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Vol. 146, 2018, Pages: 93-106

Advances in enzyme substrate analysis with capillary electrophoresis

Srikanth Gattu, Cassandra L.Crihfield, GraceLu, Lloyd Bwanali, Lindsay M.Veltri, Lisa A.Holland

C. Eugene Bennett Department of Chemistry, West Virginia University, Morgantown, WV 26506, United States.


Capillary electrophoresis provides a rapid, cost-effective platform for enzyme and substrate characterization. The high resolution achievable by capillary electrophoresis enables the analysis of substrates and products that are indistinguishable by spectroscopic techniques alone, while the small volume requirement enables analysis of enzymes or substrates in limited supply. Furthermore, the compatibility of capillary electrophoresis with various detectors makes it suitable for KM determinations ranging from nanomolar to millimolar concentrations. Capillary electrophoresis fundamentals are discussed with an emphasis on the separation mechanisms relevant to evaluate sets of substrate and product that are charged, neutral, and even chiral. The basic principles of Michaelis-Menten determinations are reviewed and the process of translating capillary electrophoresis electropherograms into a Michaelis-Menten curve is outlined. The conditions that must be optimized in order to couple off-line and on-line enzyme reactions with capillary electrophoresis separations, such as incubation time, buffer pH and ionic strength, and temperature, are examined to provide insight into how the techniques can be best utilized. The application of capillary electrophoresis to quantify enzyme inhibition, in the form of KI or IC50 is detailed. The concept and implementation of the immobilized enzyme reactor is described as a means to increase enzyme stability and reusability, as well as a powerful tool for screening enzyme substrates and inhibitors. Emerging techniques focused on applying capillary electrophoresis as a rapid assay to obtain structural identification or sequence information about a substrate and in-line digestions of peptides and proteins coupled to mass spectrometry analyses are highlighted.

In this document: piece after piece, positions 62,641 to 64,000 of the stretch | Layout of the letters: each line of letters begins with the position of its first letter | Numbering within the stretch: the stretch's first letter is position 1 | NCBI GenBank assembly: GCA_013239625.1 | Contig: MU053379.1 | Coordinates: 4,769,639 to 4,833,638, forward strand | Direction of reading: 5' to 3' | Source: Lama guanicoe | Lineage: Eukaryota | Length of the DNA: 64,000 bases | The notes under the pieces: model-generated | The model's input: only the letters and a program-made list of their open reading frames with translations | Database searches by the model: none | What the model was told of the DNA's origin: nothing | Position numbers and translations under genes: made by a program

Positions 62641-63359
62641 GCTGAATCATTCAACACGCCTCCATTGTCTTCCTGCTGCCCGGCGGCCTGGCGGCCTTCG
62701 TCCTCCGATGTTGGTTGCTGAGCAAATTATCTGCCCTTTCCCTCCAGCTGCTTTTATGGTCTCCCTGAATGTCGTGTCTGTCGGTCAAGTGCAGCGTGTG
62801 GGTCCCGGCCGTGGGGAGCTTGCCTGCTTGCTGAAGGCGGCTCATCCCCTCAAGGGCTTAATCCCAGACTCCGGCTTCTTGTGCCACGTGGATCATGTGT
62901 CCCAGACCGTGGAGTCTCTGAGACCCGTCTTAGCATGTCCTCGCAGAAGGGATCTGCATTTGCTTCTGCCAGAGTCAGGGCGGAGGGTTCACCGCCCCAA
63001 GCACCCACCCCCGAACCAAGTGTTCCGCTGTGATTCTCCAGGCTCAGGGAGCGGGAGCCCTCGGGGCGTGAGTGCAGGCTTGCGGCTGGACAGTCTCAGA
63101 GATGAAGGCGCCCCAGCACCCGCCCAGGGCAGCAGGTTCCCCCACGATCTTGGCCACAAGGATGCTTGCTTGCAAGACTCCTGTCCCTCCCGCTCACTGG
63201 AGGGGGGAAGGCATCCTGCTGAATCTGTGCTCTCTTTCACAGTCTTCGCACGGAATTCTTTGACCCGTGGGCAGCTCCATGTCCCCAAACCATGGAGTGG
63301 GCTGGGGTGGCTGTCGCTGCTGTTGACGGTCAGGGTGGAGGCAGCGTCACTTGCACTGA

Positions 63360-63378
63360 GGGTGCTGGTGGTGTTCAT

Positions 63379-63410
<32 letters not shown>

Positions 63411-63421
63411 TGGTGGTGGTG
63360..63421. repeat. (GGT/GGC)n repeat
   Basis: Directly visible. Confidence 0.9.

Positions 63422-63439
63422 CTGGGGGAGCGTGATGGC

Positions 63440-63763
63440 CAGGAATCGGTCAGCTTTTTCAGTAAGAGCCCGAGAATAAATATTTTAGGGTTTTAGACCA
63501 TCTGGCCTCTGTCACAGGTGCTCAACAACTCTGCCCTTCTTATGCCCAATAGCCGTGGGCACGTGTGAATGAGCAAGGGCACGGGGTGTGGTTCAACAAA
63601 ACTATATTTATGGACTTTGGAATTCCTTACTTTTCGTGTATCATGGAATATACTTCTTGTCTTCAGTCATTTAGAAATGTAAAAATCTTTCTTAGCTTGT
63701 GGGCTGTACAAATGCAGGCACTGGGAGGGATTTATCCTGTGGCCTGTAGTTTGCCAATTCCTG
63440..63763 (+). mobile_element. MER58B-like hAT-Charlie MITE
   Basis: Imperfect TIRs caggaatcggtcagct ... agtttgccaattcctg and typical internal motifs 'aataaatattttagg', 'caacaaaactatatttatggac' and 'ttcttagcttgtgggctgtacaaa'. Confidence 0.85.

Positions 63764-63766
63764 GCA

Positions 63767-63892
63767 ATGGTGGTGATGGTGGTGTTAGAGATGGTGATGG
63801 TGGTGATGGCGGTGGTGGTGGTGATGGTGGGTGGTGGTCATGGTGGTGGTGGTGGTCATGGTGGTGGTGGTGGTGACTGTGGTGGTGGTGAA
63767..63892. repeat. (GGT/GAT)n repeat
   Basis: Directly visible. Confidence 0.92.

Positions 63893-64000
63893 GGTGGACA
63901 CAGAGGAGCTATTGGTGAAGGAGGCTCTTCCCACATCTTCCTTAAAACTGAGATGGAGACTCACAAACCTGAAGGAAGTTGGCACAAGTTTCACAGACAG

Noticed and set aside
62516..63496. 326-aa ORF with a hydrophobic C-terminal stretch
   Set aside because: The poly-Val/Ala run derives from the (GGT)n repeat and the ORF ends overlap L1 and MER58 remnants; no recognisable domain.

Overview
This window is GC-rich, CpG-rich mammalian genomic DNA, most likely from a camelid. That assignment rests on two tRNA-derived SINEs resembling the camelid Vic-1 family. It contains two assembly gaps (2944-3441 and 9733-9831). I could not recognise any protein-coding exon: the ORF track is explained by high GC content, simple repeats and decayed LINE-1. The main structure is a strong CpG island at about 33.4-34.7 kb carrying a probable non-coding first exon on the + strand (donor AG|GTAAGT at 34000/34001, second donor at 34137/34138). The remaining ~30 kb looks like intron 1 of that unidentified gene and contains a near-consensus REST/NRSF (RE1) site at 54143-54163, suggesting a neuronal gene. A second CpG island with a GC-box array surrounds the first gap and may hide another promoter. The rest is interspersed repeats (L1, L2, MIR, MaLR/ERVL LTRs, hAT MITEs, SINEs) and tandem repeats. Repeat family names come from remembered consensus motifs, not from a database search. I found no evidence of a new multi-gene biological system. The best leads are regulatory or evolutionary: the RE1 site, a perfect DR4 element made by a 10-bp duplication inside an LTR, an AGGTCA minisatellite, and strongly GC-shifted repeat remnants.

Keywords: Capillary electrophoresis, Enzyme, Inhibitor, Michaelis-Menten constant.

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